The PPDF of the four parameters, , , , and , are estimated using the 49 data of Experiment 8; the data of Experiments 1 and 2 are treated as prior data not used directly in the PPDF estimation. For the sake of demonstrating that our method is not limited to Gaussian likelihood function, the informal likelihood function of the exponential type in Table 1 is used with the coefficient . The searching region Γ of the parameters are listed in Table 3. The prior distribution is assumed to be uniform for , , and . For , a bivariate Gaussian distribution is assumed, because of the results of calibrating the model against the data of Experiments 1 and 2. The optimum parameters obtained using UCODE_2005 [Poeter et al., 2008] with the searching regions listed in Table 3 are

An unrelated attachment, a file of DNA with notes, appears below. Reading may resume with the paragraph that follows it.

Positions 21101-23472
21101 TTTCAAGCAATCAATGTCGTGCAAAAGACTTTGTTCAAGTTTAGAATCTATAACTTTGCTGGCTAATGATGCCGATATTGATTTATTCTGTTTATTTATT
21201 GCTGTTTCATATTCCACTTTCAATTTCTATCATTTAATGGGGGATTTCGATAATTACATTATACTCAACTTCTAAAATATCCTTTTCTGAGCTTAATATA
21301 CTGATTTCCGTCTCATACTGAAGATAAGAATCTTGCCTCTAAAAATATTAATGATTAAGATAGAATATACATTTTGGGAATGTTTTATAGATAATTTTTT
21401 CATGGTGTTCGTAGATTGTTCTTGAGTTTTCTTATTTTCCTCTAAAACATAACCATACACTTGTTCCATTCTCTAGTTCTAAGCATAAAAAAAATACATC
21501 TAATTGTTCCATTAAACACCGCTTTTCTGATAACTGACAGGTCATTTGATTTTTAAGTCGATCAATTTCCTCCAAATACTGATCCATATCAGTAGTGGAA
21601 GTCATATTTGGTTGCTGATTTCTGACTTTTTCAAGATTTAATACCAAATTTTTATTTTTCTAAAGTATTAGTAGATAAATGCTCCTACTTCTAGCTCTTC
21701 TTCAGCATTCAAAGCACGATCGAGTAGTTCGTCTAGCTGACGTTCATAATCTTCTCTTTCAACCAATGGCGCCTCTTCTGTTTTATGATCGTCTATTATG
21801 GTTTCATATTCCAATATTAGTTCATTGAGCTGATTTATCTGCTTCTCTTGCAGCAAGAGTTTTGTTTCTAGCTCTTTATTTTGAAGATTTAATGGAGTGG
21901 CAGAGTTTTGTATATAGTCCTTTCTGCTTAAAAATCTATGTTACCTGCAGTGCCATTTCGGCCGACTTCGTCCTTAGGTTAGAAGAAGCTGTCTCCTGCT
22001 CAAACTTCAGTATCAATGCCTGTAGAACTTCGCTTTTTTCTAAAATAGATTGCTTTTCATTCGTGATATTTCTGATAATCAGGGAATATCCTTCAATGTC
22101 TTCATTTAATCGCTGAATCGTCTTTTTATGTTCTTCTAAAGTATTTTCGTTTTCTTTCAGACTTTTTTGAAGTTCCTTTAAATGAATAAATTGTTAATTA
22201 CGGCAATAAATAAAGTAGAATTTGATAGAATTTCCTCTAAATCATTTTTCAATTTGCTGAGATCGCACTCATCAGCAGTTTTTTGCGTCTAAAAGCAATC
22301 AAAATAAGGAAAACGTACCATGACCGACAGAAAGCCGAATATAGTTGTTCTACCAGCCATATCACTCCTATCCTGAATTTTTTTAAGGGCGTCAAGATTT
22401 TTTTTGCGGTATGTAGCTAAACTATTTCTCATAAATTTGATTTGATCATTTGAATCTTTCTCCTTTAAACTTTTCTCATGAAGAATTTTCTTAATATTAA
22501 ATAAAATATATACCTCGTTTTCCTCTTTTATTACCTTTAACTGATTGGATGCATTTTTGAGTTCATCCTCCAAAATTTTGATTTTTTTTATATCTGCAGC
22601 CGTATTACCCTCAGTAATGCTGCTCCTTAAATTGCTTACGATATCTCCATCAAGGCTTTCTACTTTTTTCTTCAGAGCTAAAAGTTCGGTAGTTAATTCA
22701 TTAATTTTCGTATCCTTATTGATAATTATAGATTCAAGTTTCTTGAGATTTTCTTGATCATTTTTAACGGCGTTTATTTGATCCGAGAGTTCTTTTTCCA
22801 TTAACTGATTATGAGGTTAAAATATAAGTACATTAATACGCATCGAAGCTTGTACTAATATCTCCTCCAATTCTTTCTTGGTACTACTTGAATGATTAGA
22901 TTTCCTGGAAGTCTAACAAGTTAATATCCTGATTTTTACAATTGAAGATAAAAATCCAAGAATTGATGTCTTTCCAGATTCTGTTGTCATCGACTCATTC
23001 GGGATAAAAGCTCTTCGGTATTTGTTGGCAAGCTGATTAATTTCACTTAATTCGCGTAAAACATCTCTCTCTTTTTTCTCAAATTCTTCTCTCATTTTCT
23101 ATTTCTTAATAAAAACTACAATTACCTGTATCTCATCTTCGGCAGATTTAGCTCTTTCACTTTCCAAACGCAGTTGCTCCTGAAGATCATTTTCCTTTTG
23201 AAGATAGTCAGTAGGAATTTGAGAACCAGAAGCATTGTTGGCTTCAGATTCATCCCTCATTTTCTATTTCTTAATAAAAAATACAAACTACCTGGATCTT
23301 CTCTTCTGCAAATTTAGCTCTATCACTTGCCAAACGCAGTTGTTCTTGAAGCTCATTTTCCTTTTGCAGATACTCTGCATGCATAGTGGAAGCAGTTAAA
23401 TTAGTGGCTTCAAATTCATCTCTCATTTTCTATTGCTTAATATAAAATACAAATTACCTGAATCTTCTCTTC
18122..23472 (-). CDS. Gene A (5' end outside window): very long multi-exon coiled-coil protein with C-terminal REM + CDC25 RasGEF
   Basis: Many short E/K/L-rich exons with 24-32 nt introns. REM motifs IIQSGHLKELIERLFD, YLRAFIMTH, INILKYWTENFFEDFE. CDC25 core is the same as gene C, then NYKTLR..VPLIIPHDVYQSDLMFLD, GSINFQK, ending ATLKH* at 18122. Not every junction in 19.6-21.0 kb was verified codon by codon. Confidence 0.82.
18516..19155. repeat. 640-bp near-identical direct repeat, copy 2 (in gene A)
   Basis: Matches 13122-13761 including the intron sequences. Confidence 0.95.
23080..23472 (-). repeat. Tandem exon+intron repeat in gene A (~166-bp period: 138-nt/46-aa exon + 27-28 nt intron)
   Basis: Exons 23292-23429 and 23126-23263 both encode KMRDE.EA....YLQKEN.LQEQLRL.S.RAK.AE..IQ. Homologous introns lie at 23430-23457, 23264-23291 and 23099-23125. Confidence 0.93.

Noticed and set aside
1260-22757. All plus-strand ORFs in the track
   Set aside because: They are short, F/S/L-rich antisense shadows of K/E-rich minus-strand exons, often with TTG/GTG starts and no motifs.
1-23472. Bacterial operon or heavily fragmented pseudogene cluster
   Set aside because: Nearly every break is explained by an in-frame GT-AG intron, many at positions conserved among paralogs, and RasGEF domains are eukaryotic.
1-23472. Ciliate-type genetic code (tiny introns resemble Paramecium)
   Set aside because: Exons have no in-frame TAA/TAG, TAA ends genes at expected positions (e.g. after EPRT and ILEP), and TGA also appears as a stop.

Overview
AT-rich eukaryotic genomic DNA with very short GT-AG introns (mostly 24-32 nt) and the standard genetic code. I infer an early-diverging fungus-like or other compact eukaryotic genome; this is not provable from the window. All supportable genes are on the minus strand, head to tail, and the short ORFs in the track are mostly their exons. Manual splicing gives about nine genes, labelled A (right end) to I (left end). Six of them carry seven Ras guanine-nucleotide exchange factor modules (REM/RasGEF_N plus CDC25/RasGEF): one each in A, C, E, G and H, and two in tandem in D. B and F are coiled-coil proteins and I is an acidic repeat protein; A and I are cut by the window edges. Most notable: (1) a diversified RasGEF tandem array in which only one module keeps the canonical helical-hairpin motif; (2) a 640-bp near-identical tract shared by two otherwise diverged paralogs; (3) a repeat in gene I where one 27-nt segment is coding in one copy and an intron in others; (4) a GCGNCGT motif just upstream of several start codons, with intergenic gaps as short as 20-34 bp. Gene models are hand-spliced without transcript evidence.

for Experiments 1 and 2, respectively. While the optima of , , and are very close, the optima of are significantly different for Experiments 1 and 2, which is also found in Shi et al. (submitted manuscript, 2013) for the same model. It suggests that the PPDF of may have at least two modes. This prior information is used for estimating the PPDF of (using the data of Experiment 8) by defining the bivariate Gaussian prior, , as
where the standard deviations, and , are obtained from the results of the local calibrations using UCODE_2005.
 The high-probability region is defined as follows. First, the global optimum for the objective function ( to guarantee that g is positive for numerical convenience) is estimated in the searching domain Γ. After 2309 model executions, the first maximum is found as
corresponding to . Calculation of the Hessian matrix using the formula in equations (5) and (6) takes 33 model executions. The inverse of the Hessian matrix is
With these results, the first high-probability region is defined using equation (8) with .